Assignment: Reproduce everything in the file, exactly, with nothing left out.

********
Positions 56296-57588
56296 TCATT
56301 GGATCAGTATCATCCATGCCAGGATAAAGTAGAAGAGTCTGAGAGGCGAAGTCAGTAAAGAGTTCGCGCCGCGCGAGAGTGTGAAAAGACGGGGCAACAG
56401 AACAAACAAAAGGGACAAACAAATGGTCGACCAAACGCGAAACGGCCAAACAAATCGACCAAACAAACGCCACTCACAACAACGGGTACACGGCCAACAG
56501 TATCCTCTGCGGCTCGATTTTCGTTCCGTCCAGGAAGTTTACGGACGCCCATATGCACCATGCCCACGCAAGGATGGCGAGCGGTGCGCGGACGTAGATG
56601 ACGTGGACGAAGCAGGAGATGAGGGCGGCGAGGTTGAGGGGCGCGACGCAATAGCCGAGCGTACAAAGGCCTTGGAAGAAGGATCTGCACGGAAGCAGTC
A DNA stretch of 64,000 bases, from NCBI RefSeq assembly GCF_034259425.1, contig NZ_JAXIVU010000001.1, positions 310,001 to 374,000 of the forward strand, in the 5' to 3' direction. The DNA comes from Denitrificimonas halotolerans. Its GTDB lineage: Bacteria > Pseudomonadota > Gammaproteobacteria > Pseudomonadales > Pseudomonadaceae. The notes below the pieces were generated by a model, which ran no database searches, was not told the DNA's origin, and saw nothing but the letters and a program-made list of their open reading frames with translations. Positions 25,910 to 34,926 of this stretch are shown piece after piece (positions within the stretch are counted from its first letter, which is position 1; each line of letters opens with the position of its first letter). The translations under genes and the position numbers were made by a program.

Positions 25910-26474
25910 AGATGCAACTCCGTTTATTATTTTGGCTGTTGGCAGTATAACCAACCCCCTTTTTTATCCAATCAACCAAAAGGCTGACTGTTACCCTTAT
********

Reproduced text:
Positions 56296-57588
56296 TCATT
56301 GGATCAGTATCATCCATGCCAGGATAAAGTAGAAGAGTCTGAGAGGCGAAGTCAGTAAAGAGTTCGCGCCGCGCGAGAGTGTGAAAAGACGGGGCAACAG
56401 AACAAACAAAAGGGACAAACAAATGGTCGACCAAACGCGAAACGGCCAAACAAATCGACCAAACAAACGCCACTCACAACAACGGGTACACGGCCAACAG
56501 TATCCTCTGCGGCTCGATTTTCGTTCCGTCCAGGAAGTTTACGGACGCCCATATGCACCATGCCCACGCAAGGATGGCGAGCGGTGCGCGGACGTAGATG
56601 ACGTGGACGAAGCAGGAGATGAGGGCGGCGAGGTTGAGGGGCGCGACGCAATAGCCGAGCGTACAAAGGCCTTGGAAGAAGGATCTGCACGGAAGCAGTC
A DNA stretch of 64,000 bases, from NCBI RefSeq assembly GCF_034259425.1, contig NZ_JAXIVU010000001.1, positions 310,001 to 374,000 of the forward strand, in the 5' to 3' direction. The DNA comes from Denitrificimonas halotolerans. Its GTDB lineage: Bacteria > Pseudomonadota > Gammaproteobacteria > Pseudomonadales > Pseudomonadaceae. The notes below the pieces were generated by a model, which ran no database searches, was not told the DNA's origin, and saw nothing but the letters and a program-made list of their open reading frames with translations. Positions 25,910 to 34,926 of this stretch are shown piece after piece (positions within the stretch are counted from its first letter, which is position 1; each line of letters opens with the position of its first letter). The translations under genes and the position numbers were made by a program.

Positions 25910-26474
25910 AGATGCAACTCCGTTTATTATTTTGGCTGTTGGCAGTATAACCAACCCCCTTTTTTATCCAATCAACCAAAAGGCTGACTGTTACCCTTAT